Anonymous Coward | more than 3 years ago | (#34891720)

This game is awesome. This is great news.

Too little too late (4, Insightful)

fleeped (1945926) | more than 3 years ago | (#34891756)

For gaming:

If you want to play FPS/RPGs, really, get a windows partition or a console. Not trying to flamebait or something, just being rational. The game is 8 years old, with the software engineering maturity of a random sample company that this fact implies. Data files being copyrighted. DX-based being ultra-fun to port. Nope, I can't see serious effort thrown into this. It only gets funnier with feature requests, improvements & bug fixes. The first post here is a request FFS, imagine the port's forums.

For research:
You have source code for Quake3. I bet it's coded far better than arx fatalis, and it's already there.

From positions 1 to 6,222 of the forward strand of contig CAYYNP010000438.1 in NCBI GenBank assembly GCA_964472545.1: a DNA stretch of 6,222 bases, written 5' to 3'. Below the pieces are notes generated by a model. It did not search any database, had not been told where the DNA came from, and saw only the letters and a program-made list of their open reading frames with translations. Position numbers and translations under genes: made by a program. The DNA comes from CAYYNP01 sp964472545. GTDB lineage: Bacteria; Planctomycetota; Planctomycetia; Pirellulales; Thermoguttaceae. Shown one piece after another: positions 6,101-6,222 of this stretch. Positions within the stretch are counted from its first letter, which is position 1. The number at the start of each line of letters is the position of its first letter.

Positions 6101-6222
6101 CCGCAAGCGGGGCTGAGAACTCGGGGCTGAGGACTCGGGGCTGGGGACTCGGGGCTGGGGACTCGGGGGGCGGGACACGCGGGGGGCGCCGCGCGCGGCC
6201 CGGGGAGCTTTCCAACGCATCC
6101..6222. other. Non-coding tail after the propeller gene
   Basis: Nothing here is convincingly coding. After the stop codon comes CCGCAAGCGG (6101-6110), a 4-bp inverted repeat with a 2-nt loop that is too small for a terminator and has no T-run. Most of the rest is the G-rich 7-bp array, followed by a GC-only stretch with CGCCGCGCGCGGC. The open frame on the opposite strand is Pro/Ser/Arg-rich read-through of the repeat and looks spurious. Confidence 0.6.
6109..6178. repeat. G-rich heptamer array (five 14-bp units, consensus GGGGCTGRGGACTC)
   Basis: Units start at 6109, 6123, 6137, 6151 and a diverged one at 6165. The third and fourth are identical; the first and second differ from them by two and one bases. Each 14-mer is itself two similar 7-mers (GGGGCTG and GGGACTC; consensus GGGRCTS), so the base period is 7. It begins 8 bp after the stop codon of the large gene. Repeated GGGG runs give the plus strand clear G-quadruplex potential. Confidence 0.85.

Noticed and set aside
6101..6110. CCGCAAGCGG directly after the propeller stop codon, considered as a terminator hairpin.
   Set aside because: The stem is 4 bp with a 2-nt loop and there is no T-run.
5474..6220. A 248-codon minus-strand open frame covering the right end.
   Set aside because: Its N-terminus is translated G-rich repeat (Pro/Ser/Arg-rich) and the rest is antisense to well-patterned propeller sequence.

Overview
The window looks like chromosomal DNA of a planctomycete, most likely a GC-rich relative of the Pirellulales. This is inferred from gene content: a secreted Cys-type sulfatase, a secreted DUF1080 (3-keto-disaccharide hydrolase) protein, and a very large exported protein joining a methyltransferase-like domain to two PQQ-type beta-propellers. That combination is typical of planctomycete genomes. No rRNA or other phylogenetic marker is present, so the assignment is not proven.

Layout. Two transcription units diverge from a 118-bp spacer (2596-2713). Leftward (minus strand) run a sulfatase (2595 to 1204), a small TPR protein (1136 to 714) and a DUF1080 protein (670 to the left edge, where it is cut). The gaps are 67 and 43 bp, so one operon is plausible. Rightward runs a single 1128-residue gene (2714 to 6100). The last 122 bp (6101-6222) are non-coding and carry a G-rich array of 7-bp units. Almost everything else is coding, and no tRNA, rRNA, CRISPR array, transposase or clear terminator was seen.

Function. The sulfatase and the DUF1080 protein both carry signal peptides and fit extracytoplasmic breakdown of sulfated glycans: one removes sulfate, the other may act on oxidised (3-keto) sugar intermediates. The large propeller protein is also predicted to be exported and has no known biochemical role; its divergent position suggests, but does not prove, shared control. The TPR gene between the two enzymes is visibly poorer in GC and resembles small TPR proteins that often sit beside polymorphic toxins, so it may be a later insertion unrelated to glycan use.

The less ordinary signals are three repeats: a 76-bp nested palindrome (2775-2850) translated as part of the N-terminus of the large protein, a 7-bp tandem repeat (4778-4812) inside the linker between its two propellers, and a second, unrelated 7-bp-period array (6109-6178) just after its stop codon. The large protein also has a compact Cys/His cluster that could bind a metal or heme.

Licensed works are copyrighted works. (1)

jbn-o (555068) | more than 3 years ago | (#34891770)

The readme notes that the original game installation is required in order to play the compiled game, as the data files are certainly still copyrighted.

I think Fishburne meant to say that the "data files" are under different licenses (probably far more restrictively licensed) than the Arx Fatalis code. Since Arx Fatalis is licensed than it too must be copyrighted. So you may run, share, and modify the GPL'd Arx Fatalis program, but you don't have these freedoms with the "data files".

Re:Licensed works are copyrighted works. (1)

noidentity (188756) | more than 3 years ago | (#34891822)

Can the GPL even be applied to an incomplete program that requires non-GPL data to even run? Maybe this restriction only applies to derivitive works. Can someone clarify?

Re:Licensed works are copyrighted works. (1)

Shikaku (1129753) | more than 3 years ago | (#34891954)

Yes. See: Quake3 engine games that don't use any Quake3 data.

http://en.wikipedia.org/wiki/OpenArena [wikipedia.org]